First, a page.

# Problem: Highest Pressure

Cylinders are 2″ x 10″ x 1″    •      Supply Pressure is 100 PSI

Question:  What is the highest pressure that the gages A & B will see without any shock loading or any inefficiency?

A:___?____        B:___?___

##### Find Out The Solution

Have you heard of the saying, “When in doubt, meter out”? Be careful. These two problems are a bit tricky, and most individuals don’t realize or even think about the intensification of pressure when using a meter-out circuit.
Problem A:Calculate total force to extend piston: F = PA & A = D² x 0.7854

A = 2² x 0.7854 = 3.14 in²; Using F = PA F = 100 x 3.14 or 314 lb.

Now subtract the 250-pound mechanical load from 314-pound pneumatic capability = 314 – 250 = 64 lb.

This remaining load is held back with the rod end area of the cylinder. Effective rod end area (EREA) = 3.14- 0.7854 = 2.36 in²

Using F= PA 64 / 2.36 = 27 psi on extension

Note: On retraction, the gauge will go to 100 psi when the cylinder is fully retracted.

Answers for A: 27 psi on extension and 100 psi on retraction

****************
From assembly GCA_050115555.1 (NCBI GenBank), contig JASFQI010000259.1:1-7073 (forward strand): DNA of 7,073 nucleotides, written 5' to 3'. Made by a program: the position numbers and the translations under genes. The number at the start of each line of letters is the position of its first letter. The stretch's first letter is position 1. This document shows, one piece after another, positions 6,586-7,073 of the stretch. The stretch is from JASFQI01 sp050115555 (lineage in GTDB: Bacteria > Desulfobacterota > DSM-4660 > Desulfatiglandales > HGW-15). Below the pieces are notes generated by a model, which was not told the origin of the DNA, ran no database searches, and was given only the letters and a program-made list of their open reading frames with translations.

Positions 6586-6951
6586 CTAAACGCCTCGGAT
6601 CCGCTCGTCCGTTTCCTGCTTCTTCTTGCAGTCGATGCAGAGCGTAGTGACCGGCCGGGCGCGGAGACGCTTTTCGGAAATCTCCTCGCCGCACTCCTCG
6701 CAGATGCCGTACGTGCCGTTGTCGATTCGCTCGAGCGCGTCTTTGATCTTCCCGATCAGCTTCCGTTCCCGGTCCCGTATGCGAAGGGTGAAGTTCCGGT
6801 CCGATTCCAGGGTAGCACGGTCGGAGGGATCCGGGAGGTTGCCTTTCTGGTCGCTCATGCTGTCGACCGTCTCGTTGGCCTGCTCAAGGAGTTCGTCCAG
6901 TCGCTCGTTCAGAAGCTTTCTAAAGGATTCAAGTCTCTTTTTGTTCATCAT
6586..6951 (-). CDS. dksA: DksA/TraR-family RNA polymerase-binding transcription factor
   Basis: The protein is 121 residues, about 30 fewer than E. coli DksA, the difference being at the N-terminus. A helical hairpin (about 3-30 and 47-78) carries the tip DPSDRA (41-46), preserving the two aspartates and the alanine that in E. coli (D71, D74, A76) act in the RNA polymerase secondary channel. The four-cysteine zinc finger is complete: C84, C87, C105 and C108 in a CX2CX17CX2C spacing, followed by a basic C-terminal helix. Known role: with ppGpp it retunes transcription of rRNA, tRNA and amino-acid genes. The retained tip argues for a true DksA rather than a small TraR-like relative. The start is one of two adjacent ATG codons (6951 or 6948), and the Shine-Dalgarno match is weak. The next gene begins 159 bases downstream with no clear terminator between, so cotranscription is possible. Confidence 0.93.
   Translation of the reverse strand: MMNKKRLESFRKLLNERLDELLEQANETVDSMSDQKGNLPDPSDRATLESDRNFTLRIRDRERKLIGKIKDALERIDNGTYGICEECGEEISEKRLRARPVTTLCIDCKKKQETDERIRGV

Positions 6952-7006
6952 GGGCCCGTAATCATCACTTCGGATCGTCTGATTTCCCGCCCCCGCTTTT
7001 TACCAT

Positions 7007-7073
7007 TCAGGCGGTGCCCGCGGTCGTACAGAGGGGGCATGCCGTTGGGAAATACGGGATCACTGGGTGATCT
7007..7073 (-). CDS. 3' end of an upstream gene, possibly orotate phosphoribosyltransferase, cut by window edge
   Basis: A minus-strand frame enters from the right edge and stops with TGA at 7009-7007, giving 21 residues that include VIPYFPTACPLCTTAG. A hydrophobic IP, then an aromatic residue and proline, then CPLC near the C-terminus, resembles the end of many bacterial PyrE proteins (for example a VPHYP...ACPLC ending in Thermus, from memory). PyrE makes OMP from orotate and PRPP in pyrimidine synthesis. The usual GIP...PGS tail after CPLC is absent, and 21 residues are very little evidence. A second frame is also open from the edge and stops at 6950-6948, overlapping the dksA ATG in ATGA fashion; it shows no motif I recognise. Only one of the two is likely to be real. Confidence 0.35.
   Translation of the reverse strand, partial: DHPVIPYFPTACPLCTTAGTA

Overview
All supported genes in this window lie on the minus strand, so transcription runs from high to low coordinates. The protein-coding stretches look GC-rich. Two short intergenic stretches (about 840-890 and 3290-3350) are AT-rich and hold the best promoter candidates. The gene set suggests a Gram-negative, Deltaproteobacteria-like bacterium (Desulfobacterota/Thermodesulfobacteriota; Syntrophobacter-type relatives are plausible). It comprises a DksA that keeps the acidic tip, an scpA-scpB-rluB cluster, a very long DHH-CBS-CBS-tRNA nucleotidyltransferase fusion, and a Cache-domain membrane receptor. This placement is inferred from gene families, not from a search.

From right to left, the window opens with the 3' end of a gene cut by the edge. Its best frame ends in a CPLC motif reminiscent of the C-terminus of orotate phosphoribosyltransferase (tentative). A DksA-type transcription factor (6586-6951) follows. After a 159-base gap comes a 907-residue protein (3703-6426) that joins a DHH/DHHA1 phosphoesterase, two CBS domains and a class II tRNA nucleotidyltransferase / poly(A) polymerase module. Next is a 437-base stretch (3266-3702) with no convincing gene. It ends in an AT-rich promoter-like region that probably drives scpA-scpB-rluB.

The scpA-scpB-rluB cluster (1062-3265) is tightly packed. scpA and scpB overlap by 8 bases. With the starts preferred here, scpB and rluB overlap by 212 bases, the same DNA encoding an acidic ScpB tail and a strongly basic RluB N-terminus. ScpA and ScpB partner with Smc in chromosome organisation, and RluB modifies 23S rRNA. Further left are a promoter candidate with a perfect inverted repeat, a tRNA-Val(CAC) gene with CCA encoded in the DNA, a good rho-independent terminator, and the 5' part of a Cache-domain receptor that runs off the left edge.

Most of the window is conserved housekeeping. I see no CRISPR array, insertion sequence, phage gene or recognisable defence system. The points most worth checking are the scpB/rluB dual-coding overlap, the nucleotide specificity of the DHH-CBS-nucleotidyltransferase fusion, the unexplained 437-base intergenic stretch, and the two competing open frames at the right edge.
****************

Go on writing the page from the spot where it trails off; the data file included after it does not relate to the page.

Problem B:

Here we have an intensification problem. The extending force from the mechanical load is 250 lb. The extending force from the air pressure is again 314 lb. Together that is 564 lb pulling down supported by the EREA of 2.36 in² (F=PA) or 239 psi. That is 564 / 2.36 = 239. On retraction, the gauge read about 80 psi without inefficiency until fully retracted and then read 100-psi system pressure.

Answer of B: 239 psi on extension and 100 psi on retraction.

Note: It would actually take about 106+ psi to lift the load, but system pressure is only 100 psi.

Best answers are 100 psi for A and 239 psi for B.

This is why manufacturers design and rate their valves higher than normal system pressure.

### Deadline past. Not available for submissions.

Winner:

Ronald Arreola, CFPS, Hydraforce, Inc., Lincolnshire, IL

Harold Lawson, CFPPS, Air, Inc., Franklin, MA

John Guerrant, CFPS, Charlotte, NC

David Thun, Chanhassen, MN

By Ernie Parker, AI, AJPP, AJPPCC, S, MT, MM, MIH, MIP, MMH,
Fluid Power Instructor, Hennepin Technical College, EParker@Hennepintech.edu

This teaser is printed in the Fluid Power Journal. Submit your answer HERE. Those who submit the correct answer before the deadline will have their names printed in the Society Page newsletter and in Fluid Power Journal. The winners will also be entered into a drawing for a special gift.

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